Reclusive, magnetic, downtrodden synth-project Puerto Rico Flowers made friends for the last time several weeks ago in the habiliments of Baltimore’s Talking Head, with full support from Screen Vinyl Image, Pfisters, and maybe a bit of Major League Baseball.
Toward the end of the fitful existence that was the abrasive, cult-followed Clockcleaner, the sounds began to be a bit more poppy, sullen, and maybe splashed with just a zest of eyeliner-after-dark. So it was no coincidence that front man, John Sharkey III, coupled his bass with a synthesizer and foraged a sound born in these fires (as I dare not use the term “goth,” for fear of retribution).
Negotiating all the way from Australia, where he now resides with his wife, Sharkey planned a handful of releases on the infallible Fan Death label. Before the first LP, Four, was released, the buzz was already hive-sized, though Sharkey refused to descend from the shadows of anonymity.
Live shows did eventually happen, but sparsely and at random, with Sharkey being the only permanent fixture of Puerto Rico Flowers. Finally, with the first two PRF releases (Four and Two, respectively) out in the world and a third on the way, Sharkey headed back to the states to play what was rumored to be Puerto Rico Flowers swansong.
The room was flowing with electricity, but much to the crowd’s chagrin and at Sharkey’s insistence, the system was erupting with live coverage of the baseball game. It was in many ways a who’s who of the intriguing and actually independent music community, from Baltimore, D.C., New York, and beyond, everyone treating this as some sort of musician’s reunion.
Rolling enough gear onto the stage to legally constitute it a pawn shop, Screen Vinyl Image flicked on the light show before steam-rolling every square inch of the talking head space with their Suicide-eqsue shoegaze soundsystem. “Loud” is a term that fails in a fatal magnitude at describing SVI’s set, but “appropriate” would be an acceptable follow up. This is a group that simply gets better with time and hearing the harsh weight of the newer tracks performed live is just one testament to this.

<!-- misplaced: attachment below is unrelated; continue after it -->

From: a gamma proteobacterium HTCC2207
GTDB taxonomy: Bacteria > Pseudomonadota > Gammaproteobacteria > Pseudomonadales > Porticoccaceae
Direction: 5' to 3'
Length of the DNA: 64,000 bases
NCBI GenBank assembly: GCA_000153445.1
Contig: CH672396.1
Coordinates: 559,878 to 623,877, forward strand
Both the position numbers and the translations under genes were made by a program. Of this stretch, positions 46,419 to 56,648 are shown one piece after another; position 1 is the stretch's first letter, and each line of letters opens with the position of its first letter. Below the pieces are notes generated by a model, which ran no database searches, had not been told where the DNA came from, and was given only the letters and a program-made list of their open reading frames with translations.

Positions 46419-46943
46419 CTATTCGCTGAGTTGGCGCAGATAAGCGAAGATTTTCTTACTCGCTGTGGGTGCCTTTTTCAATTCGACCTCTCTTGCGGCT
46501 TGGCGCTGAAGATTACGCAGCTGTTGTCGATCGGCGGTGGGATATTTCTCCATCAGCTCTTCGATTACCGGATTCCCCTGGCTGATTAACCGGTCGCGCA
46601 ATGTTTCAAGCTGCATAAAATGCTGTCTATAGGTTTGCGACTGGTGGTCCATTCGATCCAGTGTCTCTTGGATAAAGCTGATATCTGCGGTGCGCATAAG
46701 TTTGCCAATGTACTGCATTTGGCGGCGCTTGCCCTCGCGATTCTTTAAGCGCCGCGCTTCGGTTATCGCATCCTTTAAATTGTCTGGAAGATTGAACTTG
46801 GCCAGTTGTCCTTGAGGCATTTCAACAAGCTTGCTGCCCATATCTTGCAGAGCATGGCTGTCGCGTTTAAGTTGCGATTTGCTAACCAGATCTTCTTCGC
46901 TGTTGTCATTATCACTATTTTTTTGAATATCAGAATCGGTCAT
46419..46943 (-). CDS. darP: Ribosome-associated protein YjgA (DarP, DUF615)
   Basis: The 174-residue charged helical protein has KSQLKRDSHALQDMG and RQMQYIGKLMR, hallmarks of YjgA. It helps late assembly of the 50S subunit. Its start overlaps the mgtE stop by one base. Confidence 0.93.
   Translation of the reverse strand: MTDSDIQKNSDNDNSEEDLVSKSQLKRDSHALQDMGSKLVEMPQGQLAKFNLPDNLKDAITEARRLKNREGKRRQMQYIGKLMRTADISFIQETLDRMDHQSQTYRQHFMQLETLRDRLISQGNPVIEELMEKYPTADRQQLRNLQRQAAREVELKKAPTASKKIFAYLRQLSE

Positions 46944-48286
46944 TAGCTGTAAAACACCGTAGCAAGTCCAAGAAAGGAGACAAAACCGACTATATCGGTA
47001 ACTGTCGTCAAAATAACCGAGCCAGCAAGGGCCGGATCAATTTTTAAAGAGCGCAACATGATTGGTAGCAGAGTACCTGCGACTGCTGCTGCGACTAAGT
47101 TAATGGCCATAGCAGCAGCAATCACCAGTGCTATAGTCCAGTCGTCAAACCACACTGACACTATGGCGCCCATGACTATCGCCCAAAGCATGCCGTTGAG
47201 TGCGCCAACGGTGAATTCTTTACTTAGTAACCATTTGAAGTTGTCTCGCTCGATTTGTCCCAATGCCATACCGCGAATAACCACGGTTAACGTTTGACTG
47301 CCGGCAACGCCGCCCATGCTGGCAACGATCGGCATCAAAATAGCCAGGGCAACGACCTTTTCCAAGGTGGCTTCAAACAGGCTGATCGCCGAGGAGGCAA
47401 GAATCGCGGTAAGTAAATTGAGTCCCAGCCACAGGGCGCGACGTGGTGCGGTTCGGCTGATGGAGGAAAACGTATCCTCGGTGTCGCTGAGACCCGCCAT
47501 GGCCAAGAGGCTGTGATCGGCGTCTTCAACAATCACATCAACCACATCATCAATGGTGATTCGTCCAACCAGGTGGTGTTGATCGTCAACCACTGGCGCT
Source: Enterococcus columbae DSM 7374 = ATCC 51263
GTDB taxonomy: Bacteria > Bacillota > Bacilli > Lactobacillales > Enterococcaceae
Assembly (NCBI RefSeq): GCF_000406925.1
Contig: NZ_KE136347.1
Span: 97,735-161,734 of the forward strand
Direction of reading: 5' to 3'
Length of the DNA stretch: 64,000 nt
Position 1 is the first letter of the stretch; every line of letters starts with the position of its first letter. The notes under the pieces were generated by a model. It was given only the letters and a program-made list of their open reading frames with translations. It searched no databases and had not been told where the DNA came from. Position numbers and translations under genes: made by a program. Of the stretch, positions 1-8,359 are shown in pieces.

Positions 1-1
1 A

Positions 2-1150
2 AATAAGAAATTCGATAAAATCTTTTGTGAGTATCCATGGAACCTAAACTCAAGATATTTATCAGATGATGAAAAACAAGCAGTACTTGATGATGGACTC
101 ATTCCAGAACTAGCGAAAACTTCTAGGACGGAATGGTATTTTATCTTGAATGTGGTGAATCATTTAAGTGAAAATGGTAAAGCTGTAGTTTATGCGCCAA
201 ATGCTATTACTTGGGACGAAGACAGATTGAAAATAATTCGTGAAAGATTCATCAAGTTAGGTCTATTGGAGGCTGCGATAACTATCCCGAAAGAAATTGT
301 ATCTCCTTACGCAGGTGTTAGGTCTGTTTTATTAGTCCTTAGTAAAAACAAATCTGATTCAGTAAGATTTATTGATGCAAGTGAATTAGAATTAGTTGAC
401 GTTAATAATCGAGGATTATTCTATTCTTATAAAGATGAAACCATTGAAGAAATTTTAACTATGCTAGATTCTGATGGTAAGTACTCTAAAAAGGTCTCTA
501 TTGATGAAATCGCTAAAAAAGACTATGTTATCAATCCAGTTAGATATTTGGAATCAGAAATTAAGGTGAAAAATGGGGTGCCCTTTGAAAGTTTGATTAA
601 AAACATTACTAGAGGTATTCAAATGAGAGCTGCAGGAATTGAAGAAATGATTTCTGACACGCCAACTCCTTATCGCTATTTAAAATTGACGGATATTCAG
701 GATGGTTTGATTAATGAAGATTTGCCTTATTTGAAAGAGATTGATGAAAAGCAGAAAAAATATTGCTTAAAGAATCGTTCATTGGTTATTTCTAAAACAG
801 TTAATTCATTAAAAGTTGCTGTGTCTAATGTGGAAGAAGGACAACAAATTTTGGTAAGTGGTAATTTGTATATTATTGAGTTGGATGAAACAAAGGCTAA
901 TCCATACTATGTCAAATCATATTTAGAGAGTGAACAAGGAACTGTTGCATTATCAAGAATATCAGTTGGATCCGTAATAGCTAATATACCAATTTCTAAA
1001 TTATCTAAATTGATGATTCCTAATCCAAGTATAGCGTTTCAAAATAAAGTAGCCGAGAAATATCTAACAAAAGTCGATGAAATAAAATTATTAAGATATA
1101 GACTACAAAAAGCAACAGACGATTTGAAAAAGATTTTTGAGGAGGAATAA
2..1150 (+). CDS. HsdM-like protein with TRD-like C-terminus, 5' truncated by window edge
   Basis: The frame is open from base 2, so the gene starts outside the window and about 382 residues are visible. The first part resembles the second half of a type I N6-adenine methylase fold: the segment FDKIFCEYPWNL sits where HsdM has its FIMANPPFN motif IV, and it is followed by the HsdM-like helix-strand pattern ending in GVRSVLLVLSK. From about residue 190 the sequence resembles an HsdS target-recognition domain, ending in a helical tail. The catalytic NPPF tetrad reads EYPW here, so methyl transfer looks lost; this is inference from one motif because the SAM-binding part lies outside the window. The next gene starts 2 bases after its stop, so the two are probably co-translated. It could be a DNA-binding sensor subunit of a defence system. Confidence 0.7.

If Screen Vinyl Image’s purpose was to hypnotize the audience down into the weight of the world, then Pfister’s purpose was to knock them straight down to the floor. Hailing from Baltimore, and being a conglomerate of other groups, Pfisters drags the idea of a basic rock group into the fields of Landed and then proceeds to beat it in the face with a crowbar. As this was their second performance I’d witnessed, I could not but actively notice how much they’d upped the ante since the last time. The group punished their way through song after song until the floors ran with all manner of liquid. Going out with both a cover of, “Ready to Fight,” with Fan Death’s own Sean Gray commandeering the vocals, followed immediately by another cover, “Bloodstains,” left the room as a pulse cannon would.
But as complete and amazing as the show had been up to that point, all paled in comparison to the main event that was Puerto Rico Flowers. As Sharkey, Michael Berdan and Mike Sneeringer (keyboards and drums for this incarnation) shuffled around the stage, every foot in the room darted forward. All with glowing faces, we watched, like children seeing Santa Claus for the first time and thinking, “Is that really him?” And once that familiar bass line dropped, we knew that yes it was, and Christmas had come. Most of the attendees had never seen PRF before but probably listened to the two albums roughly a hundred times each. Aided by the group’s dead-on live recreation of that precious vinyl, many sat rapt, mouthing along to every word.
More than likely it was smart to keep the set at only six songs, thereby playing all of the “hits” and leaving a positive, if not wanting, air in the room. And in true style, between misanthropic songs about love and loss, Sharkey took time to harass and mock the crowd. It shouldn’t have been any other way. Once the final echoes of the last synth chord fluttered out of existence, everyone there felt as though they had been privy to something special, yet overlooked. And with the firm rumor that Puerto Rico Flowers will not play live again, that would be a very true statement.
However, all is not lost, as, (even though the Four LP is sold out), you can still at least purchase the Two 7” and wait with baited breath for the final full-length to arrive.